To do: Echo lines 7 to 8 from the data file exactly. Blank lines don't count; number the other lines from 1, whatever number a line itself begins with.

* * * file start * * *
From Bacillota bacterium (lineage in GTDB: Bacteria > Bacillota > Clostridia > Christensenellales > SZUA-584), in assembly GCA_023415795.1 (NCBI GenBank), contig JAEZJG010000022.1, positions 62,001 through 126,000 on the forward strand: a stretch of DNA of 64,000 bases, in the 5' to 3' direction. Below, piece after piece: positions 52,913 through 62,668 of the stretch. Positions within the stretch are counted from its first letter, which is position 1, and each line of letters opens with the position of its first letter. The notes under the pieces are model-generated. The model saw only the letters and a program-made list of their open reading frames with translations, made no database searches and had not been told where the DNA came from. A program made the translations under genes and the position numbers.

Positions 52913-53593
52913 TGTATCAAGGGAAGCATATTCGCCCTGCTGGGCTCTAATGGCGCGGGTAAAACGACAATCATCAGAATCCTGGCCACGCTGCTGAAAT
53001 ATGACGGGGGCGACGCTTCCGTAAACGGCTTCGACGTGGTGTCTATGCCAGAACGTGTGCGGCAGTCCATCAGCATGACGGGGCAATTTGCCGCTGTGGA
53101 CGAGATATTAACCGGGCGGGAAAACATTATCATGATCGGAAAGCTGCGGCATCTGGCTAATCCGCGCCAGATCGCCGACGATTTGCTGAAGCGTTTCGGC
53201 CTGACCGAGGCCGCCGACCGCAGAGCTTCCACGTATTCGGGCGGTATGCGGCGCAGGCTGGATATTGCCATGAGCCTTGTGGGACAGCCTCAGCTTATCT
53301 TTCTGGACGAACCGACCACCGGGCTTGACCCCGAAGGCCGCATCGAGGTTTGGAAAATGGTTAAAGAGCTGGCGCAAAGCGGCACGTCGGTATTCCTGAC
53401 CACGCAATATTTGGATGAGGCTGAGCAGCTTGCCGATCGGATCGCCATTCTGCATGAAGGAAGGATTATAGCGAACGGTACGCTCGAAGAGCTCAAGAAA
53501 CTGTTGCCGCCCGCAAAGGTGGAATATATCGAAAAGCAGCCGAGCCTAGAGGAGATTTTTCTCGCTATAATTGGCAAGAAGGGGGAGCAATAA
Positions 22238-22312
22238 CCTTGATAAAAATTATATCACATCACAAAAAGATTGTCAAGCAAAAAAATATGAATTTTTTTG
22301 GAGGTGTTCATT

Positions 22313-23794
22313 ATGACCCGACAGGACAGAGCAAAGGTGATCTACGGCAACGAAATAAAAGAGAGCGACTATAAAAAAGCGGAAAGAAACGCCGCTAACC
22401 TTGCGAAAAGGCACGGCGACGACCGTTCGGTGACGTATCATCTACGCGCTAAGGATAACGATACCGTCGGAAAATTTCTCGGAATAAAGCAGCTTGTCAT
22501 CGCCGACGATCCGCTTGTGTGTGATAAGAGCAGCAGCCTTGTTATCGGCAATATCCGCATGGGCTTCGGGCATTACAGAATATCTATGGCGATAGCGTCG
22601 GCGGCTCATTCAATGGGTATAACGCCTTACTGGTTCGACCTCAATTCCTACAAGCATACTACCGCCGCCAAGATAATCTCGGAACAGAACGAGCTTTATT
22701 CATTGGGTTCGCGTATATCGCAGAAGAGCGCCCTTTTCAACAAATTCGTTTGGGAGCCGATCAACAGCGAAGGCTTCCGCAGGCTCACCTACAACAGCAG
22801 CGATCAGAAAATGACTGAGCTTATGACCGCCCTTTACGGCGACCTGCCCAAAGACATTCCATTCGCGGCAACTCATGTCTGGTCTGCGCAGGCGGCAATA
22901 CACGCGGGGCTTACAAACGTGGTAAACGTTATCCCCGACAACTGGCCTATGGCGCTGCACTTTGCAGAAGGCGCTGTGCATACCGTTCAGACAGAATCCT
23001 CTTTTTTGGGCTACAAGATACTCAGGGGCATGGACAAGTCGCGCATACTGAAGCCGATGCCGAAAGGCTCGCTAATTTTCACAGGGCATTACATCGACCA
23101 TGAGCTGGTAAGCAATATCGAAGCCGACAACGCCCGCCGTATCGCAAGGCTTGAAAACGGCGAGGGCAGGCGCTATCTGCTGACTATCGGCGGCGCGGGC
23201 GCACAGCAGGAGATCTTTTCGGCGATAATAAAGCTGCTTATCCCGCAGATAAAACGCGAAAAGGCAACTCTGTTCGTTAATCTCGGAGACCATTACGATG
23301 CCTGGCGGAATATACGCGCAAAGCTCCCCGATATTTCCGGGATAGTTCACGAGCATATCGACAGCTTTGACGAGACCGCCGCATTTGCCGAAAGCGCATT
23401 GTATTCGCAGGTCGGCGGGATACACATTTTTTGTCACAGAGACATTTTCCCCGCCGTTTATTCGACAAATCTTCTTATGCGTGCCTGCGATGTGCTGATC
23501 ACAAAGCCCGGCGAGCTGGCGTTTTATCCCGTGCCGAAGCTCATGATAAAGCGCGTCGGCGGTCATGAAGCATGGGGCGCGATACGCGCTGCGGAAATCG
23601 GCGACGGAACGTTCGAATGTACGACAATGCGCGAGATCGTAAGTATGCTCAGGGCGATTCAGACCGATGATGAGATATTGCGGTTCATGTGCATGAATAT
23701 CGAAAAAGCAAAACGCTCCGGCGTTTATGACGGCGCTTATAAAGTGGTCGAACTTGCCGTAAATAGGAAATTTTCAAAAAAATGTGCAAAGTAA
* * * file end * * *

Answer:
53301 TTCTGGACGAACCGACCACCGGGCTTGACCCCGAAGGCCGCATCGAGGTTTGGAAAATGGTTAAAGAGCTGGCGCAAAGCGGCACGTCGGTATTCCTGAC
53401 CACGCAATATTTGGATGAGGCTGAGCAGCTTGCCGATCGGATCGCCATTCTGCATGAAGGAAGGATTATAGCGAACGGTACGCTCGAAGAGCTCAAGAAA